Sweet Indian Doll III by Qiana Mestrich
Qiana Mestrich is back, and just in time to wake up our gallery walls for fall. Today’s new edition by the Brooklynite, artist, and educator represents our second select from her photo-based project The Black Doll Series. Like her first edition, Mestrich’s second began as an internet product pic of a vintage Black doll for sale. Through precise digital painting and manipulation, Mestrich transformed the original image into something else all together—an unrecognizable abstracted form made of layered aligned and misaligned geometric shapes in a subdued, earthy color palette, centered in the frame against a solid taupe background. One of only a few scant clues to the image’s past life is the item description Mestrich has retained in the title of her artwork: Sweet Indian Doll III. Just because a past is invisible, doesn’t mean it’s been erased.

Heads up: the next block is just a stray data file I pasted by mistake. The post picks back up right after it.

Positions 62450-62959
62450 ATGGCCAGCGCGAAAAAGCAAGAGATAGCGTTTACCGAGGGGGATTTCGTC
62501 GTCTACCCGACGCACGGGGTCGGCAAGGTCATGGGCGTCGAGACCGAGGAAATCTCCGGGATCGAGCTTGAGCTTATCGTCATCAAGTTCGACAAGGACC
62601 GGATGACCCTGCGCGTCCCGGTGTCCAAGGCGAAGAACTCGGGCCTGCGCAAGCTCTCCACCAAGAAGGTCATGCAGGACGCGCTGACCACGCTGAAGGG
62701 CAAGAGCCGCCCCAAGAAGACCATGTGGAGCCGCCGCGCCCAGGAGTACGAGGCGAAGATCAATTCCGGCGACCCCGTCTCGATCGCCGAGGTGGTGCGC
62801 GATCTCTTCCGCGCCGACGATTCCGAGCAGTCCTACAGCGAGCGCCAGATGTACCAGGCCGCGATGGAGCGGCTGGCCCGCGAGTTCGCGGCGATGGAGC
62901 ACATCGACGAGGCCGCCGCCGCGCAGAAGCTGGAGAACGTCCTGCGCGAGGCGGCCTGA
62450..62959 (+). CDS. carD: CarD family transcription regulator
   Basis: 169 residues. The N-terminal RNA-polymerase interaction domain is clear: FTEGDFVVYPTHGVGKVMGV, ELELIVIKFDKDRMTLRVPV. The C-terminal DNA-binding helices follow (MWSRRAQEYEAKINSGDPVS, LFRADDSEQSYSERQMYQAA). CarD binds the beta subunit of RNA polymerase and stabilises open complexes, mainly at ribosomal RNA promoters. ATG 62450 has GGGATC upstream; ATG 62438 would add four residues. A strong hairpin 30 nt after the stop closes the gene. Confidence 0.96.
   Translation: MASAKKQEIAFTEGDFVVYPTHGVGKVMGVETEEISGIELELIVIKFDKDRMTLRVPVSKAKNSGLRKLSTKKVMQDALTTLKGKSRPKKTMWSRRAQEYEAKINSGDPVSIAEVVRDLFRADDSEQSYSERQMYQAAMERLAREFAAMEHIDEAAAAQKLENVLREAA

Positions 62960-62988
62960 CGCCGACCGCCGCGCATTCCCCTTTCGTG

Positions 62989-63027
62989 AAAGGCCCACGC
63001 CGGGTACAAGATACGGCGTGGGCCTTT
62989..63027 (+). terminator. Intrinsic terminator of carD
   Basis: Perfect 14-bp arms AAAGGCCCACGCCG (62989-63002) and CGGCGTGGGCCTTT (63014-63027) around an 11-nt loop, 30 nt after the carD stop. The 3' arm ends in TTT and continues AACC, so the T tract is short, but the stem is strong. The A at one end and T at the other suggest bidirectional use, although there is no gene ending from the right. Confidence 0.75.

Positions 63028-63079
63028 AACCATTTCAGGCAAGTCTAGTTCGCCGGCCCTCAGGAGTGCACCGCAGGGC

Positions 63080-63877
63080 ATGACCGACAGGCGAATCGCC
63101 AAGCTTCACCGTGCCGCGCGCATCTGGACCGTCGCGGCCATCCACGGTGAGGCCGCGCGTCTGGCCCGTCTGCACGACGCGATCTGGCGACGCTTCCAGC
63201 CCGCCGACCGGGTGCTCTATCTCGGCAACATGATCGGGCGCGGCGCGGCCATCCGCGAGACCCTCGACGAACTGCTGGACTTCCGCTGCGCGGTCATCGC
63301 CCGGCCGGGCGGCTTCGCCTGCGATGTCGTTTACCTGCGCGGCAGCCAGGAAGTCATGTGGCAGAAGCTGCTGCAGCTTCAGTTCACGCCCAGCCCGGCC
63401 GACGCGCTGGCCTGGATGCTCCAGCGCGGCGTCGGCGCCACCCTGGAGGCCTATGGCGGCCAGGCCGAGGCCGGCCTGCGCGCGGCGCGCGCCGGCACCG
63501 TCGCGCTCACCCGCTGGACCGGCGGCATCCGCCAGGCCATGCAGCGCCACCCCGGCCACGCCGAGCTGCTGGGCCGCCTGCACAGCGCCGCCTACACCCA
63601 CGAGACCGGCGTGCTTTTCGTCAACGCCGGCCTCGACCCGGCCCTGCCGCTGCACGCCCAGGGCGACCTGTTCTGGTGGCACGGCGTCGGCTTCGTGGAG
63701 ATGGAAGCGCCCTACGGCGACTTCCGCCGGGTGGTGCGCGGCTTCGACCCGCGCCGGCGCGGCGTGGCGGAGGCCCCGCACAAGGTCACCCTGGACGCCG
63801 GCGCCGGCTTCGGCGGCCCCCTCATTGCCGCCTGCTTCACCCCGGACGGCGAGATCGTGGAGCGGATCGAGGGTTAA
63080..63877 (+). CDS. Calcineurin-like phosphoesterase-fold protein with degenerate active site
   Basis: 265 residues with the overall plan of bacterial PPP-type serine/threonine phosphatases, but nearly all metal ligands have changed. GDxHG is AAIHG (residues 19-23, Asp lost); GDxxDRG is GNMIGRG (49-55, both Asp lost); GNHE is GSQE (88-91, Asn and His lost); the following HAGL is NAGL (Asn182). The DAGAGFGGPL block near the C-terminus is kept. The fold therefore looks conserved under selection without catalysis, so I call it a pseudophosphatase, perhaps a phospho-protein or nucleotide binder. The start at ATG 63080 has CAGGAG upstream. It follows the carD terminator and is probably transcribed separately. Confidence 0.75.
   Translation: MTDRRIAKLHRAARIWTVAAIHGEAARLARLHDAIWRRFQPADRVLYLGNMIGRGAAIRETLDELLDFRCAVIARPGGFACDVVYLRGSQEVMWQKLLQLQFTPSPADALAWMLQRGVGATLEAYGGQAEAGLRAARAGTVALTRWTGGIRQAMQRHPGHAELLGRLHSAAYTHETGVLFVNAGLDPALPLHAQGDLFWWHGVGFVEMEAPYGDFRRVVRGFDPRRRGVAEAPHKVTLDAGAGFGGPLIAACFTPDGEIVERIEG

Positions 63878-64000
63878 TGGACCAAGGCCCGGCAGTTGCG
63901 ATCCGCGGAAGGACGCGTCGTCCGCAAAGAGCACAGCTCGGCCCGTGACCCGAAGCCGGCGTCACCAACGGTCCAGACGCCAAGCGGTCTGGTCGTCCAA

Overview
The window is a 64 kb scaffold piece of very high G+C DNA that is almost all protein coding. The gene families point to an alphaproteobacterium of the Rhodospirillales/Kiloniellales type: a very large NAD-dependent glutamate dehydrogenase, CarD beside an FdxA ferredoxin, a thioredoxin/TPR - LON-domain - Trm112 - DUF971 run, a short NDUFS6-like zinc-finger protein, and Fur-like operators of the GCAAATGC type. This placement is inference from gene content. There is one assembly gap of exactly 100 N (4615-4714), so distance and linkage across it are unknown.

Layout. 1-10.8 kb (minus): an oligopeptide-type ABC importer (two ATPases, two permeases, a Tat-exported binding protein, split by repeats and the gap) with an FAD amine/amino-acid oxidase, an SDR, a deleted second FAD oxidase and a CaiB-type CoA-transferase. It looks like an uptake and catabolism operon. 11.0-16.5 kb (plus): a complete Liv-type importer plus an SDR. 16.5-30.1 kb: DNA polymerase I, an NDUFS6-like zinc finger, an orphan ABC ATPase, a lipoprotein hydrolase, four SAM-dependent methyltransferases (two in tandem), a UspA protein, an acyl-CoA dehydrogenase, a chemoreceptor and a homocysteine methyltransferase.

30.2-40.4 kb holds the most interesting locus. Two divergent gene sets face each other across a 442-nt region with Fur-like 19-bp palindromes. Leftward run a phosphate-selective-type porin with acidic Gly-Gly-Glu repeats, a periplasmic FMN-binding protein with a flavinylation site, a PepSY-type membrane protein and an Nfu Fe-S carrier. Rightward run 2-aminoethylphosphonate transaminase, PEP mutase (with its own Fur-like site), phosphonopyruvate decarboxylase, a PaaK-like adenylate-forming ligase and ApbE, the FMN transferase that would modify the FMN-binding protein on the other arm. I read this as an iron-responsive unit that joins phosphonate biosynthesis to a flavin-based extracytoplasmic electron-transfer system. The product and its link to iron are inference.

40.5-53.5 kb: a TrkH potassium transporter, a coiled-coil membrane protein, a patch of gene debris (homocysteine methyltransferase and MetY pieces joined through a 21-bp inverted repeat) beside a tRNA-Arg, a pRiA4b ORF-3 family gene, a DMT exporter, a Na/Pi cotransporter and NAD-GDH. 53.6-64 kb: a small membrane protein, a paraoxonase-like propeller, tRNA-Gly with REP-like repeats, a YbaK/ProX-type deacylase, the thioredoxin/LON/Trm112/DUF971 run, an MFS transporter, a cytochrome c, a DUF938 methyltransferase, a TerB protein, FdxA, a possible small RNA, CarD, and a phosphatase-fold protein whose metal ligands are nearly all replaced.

Mestrich’s use of abstraction in The Black Doll Series is both deconstructive and generative, dismantling the stereotypes on display in each doll, and enabling her to harness complete control of an image’s transfiguration through sharp lines and angles and a tight composition. (Read more about The Black Doll Series here.) The geometric components that make up the central arrangement in Sweet Indian Doll III are not unlike kaleidoscope fragments—we are looking through a lens of Mestrich’s own making, a narrative she commands. Abstract though it may be, Sweet Indian Doll III is a representation of Blackness brought to life by a Black woman, methodically and decisively decolonized. In this there’s a commentary on the fictionality of the original. Though the abstracted form is nearly as far from figurative realism as one could get, it’s more authentically human than the stereotyped product pic from which Mestrich ministered its metamorphosis ...